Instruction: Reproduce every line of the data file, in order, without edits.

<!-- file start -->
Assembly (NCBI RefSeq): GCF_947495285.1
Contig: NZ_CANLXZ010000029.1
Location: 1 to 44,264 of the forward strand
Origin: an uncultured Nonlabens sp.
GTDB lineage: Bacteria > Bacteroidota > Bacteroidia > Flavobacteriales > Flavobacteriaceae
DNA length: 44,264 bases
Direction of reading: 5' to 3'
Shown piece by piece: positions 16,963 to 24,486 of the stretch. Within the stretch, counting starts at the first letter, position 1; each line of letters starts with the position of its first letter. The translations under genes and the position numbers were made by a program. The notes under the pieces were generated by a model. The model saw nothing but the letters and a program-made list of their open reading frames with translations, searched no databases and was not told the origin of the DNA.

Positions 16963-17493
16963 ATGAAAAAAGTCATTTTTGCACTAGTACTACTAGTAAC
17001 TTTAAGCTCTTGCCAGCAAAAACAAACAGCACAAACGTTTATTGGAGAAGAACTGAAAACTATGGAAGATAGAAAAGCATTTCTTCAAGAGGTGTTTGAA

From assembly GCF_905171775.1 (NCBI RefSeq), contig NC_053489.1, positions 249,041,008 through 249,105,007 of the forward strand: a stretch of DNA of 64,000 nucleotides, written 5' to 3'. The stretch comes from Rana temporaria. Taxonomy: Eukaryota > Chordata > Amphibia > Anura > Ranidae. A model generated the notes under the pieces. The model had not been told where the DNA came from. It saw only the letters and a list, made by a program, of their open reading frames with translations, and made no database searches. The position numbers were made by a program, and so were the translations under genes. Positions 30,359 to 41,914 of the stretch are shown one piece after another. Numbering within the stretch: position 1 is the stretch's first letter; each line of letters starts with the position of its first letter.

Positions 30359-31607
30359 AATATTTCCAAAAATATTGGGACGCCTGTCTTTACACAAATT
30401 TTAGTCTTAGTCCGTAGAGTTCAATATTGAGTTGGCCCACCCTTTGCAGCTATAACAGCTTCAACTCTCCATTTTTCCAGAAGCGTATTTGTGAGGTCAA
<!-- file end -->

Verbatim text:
Assembly (NCBI RefSeq): GCF_947495285.1
Contig: NZ_CANLXZ010000029.1
Location: 1 to 44,264 of the forward strand
Origin: an uncultured Nonlabens sp.
GTDB lineage: Bacteria > Bacteroidota > Bacteroidia > Flavobacteriales > Flavobacteriaceae
DNA length: 44,264 bases
Direction of reading: 5' to 3'
Shown piece by piece: positions 16,963 to 24,486 of the stretch. Within the stretch, counting starts at the first letter, position 1; each line of letters starts with the position of its first letter. The translations under genes and the position numbers were made by a program. The notes under the pieces were generated by a model. The model saw nothing but the letters and a program-made list of their open reading frames with translations, searched no databases and was not told the origin of the DNA.

Positions 16963-17493
16963 ATGAAAAAAGTCATTTTTGCACTAGTACTACTAGTAAC
17001 TTTAAGCTCTTGCCAGCAAAAACAAACAGCACAAACGTTTATTGGAGAAGAACTGAAAACTATGGAAGATAGAAAAGCATTTCTTCAAGAGGTGTTTGAA

From assembly GCF_905171775.1 (NCBI RefSeq), contig NC_053489.1, positions 249,041,008 through 249,105,007 of the forward strand: a stretch of DNA of 64,000 nucleotides, written 5' to 3'. The stretch comes from Rana temporaria. Taxonomy: Eukaryota > Chordata > Amphibia > Anura > Ranidae. A model generated the notes under the pieces. The model had not been told where the DNA came from. It saw only the letters and a list, made by a program, of their open reading frames with translations, and made no database searches. The position numbers were made by a program, and so were the translations under genes. Positions 30,359 to 41,914 of the stretch are shown one piece after another. Numbering within the stretch: position 1 is the stretch's first letter; each line of letters starts with the position of its first letter.

Positions 30359-31607
30359 AATATTTCCAAAAATATTGGGACGCCTGTCTTTACACAAATT
30401 TTAGTCTTAGTCCGTAGAGTTCAATATTGAGTTGGCCCACCCTTTGCAGCTATAACAGCTTCAACTCTCCATTTTTCCAGAAGCGTATTTGTGAGGTCAA